As Larry Bartels states, "The clearest and most significant implication of aggregate election analyses is that objective economic conditions are the single most important influence upon an incumbent president's prospects for reelection." Which is why Republicans are obstructing everything. They care only about their own power. Never mind the hungry, homeless, unemployed, and hurting...the right-wing just wants their political power back. They will avoid anything close to actual governance, in hopes the economy will continue to falter. It's a sick and diabolical plan. It shows their true aim. Unless you're in the top 1 percent, I can't understand why someone would want these people deciding the policies of our country.
Regarding the noise surrounding the expiration of Bush tax cuts, one fact the Republicans never seem to mention is that extending them for the next 10 years would add about $3.8 trillion to our national debt. It has also been shown, "less than 3 percent of filers with small-business income pay at the top two income tax rates." So, the tax cuts add to the debt, and they do nothing to help "small" business.
A recent article, The Middle Class in America is Radically Shrinking, cataloged numerous statistics showing the dramatic predicament working-Americans face. Here are just a few excerpts:
- 83 percent of all U.S. stocks are in the hands of 1 percent of the public
- 61 percent of Americans live paycheck to paycheck
- 66 percent of income growth between 2001 and 2007 went to the top 1%
- 43 percent of Americans have less than $10,000 saved for retirement
- Since 2000, the average executive earns 300 to 500 times more than the average worker
- As of 2007, the bottom 80 percent of American households held on 7% of the liquid financial assets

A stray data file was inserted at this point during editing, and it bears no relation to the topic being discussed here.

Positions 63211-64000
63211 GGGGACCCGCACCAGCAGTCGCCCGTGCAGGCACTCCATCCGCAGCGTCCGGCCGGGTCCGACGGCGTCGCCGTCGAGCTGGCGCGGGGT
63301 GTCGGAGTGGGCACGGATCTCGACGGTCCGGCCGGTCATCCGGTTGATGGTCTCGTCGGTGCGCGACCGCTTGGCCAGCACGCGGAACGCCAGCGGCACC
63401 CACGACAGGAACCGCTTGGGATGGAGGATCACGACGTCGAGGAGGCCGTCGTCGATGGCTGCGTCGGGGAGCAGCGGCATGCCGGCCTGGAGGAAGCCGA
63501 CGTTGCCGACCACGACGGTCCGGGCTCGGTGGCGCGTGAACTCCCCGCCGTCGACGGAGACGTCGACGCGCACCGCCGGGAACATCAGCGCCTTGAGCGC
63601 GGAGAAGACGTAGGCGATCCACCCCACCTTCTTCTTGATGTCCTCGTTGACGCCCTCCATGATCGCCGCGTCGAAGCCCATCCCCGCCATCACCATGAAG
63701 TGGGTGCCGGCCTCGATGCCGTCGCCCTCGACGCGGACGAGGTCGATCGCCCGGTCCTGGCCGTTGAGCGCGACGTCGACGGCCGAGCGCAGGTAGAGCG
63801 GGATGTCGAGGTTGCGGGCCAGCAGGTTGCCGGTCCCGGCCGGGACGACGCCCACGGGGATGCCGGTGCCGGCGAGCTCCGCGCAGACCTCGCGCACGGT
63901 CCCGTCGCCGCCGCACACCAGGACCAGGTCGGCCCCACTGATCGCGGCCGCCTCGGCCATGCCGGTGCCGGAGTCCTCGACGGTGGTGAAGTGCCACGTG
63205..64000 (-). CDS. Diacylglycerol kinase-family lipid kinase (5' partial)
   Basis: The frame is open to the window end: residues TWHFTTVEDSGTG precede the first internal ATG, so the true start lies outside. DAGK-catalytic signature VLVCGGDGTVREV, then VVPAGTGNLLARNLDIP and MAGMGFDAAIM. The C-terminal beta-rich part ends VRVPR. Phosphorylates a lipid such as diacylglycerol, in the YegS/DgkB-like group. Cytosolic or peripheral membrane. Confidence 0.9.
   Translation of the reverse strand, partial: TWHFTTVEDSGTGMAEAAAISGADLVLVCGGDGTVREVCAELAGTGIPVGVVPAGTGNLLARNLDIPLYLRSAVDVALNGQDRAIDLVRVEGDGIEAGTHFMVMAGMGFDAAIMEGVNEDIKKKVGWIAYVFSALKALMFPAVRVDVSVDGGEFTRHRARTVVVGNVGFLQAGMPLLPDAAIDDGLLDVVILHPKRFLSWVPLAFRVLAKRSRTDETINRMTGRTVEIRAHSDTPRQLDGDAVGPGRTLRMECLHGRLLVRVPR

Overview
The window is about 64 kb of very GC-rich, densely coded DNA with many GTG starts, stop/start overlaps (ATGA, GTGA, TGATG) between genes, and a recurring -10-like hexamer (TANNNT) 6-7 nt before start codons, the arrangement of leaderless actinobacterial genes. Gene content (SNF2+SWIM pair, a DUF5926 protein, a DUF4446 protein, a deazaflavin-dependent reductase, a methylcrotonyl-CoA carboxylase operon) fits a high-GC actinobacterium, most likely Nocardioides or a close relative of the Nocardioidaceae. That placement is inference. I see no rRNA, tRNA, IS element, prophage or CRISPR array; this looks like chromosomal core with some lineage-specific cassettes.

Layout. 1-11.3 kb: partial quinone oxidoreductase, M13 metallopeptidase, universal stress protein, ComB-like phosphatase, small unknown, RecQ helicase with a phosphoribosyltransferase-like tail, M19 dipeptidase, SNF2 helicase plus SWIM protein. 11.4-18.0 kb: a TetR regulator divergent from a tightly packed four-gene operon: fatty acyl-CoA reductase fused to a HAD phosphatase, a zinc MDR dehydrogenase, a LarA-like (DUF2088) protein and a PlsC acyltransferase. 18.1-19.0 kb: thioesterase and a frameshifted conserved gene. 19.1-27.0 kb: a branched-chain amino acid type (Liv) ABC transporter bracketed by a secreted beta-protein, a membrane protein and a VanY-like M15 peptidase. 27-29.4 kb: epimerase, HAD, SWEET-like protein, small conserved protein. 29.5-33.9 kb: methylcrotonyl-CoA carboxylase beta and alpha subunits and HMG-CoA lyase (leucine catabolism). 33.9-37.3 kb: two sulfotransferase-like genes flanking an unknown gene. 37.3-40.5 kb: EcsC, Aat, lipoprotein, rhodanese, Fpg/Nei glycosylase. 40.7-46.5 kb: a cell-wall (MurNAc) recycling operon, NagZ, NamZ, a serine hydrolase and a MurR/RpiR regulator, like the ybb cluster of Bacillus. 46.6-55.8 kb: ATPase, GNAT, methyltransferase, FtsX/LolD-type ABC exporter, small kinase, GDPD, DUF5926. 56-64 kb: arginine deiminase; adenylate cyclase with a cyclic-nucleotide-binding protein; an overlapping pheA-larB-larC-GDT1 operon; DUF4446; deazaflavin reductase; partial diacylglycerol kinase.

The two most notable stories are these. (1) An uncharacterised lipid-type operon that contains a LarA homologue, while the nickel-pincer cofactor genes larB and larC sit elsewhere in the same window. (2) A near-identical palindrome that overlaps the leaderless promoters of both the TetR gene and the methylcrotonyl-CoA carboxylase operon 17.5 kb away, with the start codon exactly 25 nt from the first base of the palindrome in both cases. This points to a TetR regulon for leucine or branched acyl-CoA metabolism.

- The bottom 50 percent of income earners in the U.S. now collectively own less than 1 percent of the nation's wealth
- The top 1% of U.S. households own nearly twice as much of America's corporate wealth as they did just 15 years ago
- 21 percent of all children in the U.S. are living below the poverty line in 2010
- The top 10 percent of Americans now earn around 50 percent of our national income
As Oliver Wendell Holmes said, taxes are the price we pay for civilization. Previous periods with much higher tax rates also coincided with much more growth and broadly shared prosperity. As Paul Krugman noted, "The problem with super-high rates isn't so much that they reduce incentives to work; it's that they create huge incentives to avoid or evade."
"Between 2002 and 2007 the bottom ninety-nine percent of income grew 1.3 percent a year in real terms - while the incomes of the top one percent grew ten percent per year. That one percent accounted for two-thirds of all income growth in those years," asserted James Surowiecki. If a privileged, minuscule segment of the population is making a majority of the income, and increasing such year after year (alongside shrinking wages for the rest of society), shouldn't we be raising tax rates on such persons? Obviously societal institutions are allowing them to garner such lopsided gains. Shouldn't they be made to pay back to the system that nourished them? Shouldn't they help fund the infrastructure, courts, public works, etc. that allow them such a fortunate life?
Another public program, which has been in the sights of right-wingers for years, is Social Security. A basically well-liked and solvent program. The average annual benefit is only $14,000. Even the bleakest forecasts show it can pay full benefits until after the 2030s (some until the 2050s). Yet as usual, Republicans have tweaked and twisted the facts to mean just the opposite. They've completely lied and told a story about Social Security going bankrupt in the 2020s. Raising the retirement age to 70, as some have suggested, is the same as a 15 percent cut in benefits. In predicting Social Security will only be able to pay 75-80 percent of benefits by 2037, the CBO uses an extremely low long-term growth rate. "Lower than anything we've seen in more than a century," wrote Doug Henwood. Even the forecasters are being grossly pessimistic. And yet, after the 2050s, the program will still be able to pay 80 percent of benefits even if we do nothing to change how it currently operates.